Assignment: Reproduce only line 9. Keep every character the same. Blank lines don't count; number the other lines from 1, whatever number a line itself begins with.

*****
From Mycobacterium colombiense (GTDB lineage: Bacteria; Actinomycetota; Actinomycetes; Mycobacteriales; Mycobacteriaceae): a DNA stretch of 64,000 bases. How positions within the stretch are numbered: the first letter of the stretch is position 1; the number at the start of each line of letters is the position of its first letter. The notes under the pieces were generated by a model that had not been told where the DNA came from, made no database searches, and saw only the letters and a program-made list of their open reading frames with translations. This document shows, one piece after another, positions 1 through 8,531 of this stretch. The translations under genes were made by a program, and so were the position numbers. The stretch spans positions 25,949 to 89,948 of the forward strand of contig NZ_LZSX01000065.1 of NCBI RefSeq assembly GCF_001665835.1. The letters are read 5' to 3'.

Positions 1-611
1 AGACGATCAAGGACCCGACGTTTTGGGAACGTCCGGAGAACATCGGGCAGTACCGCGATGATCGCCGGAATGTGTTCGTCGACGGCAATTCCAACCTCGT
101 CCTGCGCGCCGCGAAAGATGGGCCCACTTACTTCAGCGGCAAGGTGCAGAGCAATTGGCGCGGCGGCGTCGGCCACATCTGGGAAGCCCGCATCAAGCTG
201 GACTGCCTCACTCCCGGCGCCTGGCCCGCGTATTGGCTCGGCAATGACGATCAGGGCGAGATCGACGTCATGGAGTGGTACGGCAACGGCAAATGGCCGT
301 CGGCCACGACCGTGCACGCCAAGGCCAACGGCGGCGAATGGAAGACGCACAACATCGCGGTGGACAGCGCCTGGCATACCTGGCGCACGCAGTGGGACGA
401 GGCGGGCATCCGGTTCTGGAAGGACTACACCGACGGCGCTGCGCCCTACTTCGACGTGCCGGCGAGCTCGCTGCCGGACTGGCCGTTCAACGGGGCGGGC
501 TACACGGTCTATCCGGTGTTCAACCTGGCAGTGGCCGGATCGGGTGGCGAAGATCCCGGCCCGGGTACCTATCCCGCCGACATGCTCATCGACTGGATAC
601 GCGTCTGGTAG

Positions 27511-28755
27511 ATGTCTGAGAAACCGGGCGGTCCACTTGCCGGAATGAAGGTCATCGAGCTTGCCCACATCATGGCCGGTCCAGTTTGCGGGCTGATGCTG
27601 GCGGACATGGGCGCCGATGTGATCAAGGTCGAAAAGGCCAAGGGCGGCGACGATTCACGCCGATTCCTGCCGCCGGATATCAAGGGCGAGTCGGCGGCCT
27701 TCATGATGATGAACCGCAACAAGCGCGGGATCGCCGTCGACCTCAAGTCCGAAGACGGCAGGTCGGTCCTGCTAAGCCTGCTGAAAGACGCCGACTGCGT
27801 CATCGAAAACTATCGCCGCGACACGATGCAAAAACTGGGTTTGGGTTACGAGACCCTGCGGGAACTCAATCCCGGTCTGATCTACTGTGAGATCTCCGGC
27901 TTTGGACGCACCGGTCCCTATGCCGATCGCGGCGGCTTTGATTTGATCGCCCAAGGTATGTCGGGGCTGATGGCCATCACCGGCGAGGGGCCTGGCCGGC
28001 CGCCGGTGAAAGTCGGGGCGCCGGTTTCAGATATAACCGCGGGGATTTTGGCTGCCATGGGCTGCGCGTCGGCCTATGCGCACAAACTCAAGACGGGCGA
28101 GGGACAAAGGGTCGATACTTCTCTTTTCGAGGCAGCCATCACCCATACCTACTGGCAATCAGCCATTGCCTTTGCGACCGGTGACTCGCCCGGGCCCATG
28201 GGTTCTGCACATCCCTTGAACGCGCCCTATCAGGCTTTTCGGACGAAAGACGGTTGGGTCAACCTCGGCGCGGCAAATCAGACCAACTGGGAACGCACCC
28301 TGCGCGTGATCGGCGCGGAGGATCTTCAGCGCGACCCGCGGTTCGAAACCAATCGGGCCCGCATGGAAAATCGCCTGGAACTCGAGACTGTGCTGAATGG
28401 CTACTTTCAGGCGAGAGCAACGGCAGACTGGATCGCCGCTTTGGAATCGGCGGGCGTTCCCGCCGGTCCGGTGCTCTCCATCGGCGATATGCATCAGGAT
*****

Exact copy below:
601 GCGTCTGGTAG